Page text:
Hundreds of thousands of UK tenants trapped in apartments due to the building security crisis may be able to sell their homes soon after the government reaches an agreement with leading high street banks that will allow them to resume lending.
The move is the latest attempt to address what Housing Secretary Robert Jenrick on Wednesday called a “market failure” triggered by the 2017 Grenfell Tower fire that killed 72 people.
Hundreds of thousands of houses have become unsaleable for safety reasons since the fire. In an effort to free the market, Jenrick announced that any building less than 18 meters high would not require an “EWS1” fire safety form and should be considered safe by fire risk assessors and mortgage lenders.
This effectively reverses the government policy from January last year that “buildings of any height” should be screened for fire hazard – a move that inadvertently expanded the scope of the crisis to around 840,000 homes, according to government analysis.
Since the publication of these guidelines, which are now being withdrawn, lenders have been reluctant to offer home mortgages that could be considered unsafe, regardless of the amount.
Ministers have been desperately trying to thaw the market and this month Prime Minister Boris Johnson and other key number 10 officials met with senior executives at UK’s top lenders to discuss how to resume lending to affected homes and make it “more proportionate.” “Approach could take risk.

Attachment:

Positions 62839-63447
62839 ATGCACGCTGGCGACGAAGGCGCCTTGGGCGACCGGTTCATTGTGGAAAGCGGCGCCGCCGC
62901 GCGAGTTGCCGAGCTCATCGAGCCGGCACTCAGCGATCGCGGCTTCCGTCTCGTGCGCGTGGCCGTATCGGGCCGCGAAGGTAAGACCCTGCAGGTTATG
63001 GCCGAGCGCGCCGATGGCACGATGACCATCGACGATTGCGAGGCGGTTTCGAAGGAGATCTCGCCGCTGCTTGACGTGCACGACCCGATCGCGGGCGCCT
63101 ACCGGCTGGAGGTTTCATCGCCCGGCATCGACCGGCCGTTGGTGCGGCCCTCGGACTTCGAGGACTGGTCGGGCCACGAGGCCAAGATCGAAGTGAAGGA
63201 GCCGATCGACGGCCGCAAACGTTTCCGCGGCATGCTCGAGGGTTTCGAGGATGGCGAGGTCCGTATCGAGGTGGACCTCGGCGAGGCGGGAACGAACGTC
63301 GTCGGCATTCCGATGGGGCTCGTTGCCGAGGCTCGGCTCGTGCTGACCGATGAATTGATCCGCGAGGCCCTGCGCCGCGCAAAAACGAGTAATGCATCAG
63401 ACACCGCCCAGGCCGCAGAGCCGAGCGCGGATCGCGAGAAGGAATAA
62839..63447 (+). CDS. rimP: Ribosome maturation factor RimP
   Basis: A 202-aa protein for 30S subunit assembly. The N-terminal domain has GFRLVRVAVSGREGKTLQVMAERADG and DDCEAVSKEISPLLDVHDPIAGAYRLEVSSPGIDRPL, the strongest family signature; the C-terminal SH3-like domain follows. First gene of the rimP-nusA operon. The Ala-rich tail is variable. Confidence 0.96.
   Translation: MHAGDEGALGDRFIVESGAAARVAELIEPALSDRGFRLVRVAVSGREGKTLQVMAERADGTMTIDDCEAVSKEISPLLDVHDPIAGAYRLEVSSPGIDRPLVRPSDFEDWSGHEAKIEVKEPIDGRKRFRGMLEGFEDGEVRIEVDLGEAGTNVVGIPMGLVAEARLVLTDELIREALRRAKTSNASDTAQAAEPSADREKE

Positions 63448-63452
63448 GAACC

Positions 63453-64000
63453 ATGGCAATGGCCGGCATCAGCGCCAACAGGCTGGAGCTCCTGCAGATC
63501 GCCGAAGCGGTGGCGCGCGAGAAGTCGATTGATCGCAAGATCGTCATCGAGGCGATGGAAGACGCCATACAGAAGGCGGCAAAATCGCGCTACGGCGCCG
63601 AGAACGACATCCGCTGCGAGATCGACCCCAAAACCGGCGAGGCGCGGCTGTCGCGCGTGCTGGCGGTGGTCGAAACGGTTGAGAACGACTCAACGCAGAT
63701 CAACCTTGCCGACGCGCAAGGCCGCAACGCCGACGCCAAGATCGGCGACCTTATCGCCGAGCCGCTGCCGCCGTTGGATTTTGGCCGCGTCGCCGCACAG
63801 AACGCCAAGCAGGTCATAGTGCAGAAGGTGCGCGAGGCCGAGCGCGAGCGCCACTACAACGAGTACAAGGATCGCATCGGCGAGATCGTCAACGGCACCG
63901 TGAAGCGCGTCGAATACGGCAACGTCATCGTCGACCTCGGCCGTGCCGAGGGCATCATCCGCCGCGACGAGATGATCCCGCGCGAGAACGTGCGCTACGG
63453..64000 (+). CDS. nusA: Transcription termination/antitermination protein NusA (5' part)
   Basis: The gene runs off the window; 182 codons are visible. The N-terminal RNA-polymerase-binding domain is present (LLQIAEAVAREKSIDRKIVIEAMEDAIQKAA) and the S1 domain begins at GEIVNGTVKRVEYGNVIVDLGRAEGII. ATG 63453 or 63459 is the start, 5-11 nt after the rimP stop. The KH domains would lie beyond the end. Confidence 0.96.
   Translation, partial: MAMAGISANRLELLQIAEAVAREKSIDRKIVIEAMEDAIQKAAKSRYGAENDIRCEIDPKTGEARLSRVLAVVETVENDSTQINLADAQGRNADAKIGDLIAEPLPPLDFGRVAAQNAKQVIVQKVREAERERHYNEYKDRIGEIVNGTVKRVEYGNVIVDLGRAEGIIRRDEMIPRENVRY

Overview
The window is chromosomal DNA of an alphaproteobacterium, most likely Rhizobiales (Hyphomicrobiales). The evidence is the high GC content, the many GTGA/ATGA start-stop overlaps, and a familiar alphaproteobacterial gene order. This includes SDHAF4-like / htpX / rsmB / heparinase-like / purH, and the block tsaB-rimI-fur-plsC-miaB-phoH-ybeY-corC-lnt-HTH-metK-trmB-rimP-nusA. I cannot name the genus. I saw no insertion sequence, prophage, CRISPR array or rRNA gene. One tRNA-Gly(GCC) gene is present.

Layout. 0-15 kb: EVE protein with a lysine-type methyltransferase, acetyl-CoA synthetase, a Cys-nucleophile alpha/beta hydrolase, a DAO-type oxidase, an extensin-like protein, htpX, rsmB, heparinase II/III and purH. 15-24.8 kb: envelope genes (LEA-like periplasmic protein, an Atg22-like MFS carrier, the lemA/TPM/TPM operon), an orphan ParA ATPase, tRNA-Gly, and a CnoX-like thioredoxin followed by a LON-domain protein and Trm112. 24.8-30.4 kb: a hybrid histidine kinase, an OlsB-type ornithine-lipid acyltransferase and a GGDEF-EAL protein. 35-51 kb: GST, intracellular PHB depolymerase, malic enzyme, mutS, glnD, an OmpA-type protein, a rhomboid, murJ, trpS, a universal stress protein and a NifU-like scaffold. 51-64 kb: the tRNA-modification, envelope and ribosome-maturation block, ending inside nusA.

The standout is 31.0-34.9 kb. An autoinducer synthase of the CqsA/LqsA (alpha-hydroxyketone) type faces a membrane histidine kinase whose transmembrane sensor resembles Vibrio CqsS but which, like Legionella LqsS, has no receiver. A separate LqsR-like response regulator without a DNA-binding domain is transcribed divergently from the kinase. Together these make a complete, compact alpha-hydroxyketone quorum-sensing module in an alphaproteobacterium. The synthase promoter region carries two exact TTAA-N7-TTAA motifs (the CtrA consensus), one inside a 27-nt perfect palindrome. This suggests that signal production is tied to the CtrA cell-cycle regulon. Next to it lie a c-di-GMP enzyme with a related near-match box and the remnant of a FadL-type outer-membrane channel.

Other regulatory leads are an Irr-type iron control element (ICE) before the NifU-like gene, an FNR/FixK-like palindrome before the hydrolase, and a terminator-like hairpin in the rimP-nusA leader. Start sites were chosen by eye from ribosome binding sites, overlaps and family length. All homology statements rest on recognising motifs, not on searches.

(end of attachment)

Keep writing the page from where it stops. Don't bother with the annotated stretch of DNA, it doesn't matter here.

HSBC, Lloyds and Barclays, three of the UK’s largest lenders, welcomed the intervention, saying they expected to drop the requirement for EWS1 forms for blocks under 18m. Lloyds said he expected the move “will help further develop the housing market”.
Jenrick said the announcement was “a significant step forward for tenants of medium and low-rise buildings who have had difficulty selling, fear of potential renovation costs and concerns about the safety of their homes.”
“Tenants cannot get stuck in homes that they cannot sell due to excessive industry caution,” he added.
Some tenants have been forced to pay tens of thousands of pounds for temporary security measures like “security guards” who patrol vulnerable blocks 24 hours a day while waiting for confirmation of the security of their buildings.
Jenrick’s intervention is unlikely to satisfy building security activists and tenants, who argue that fire safety should be a top priority even when disaster risk is relatively low.
Kate Henderson, executive director of the National Housing Federation, which represents housing associations, welcomed the announcement but said “the safety of residents must remain a top priority”.
Additional coverage from Stephen Morris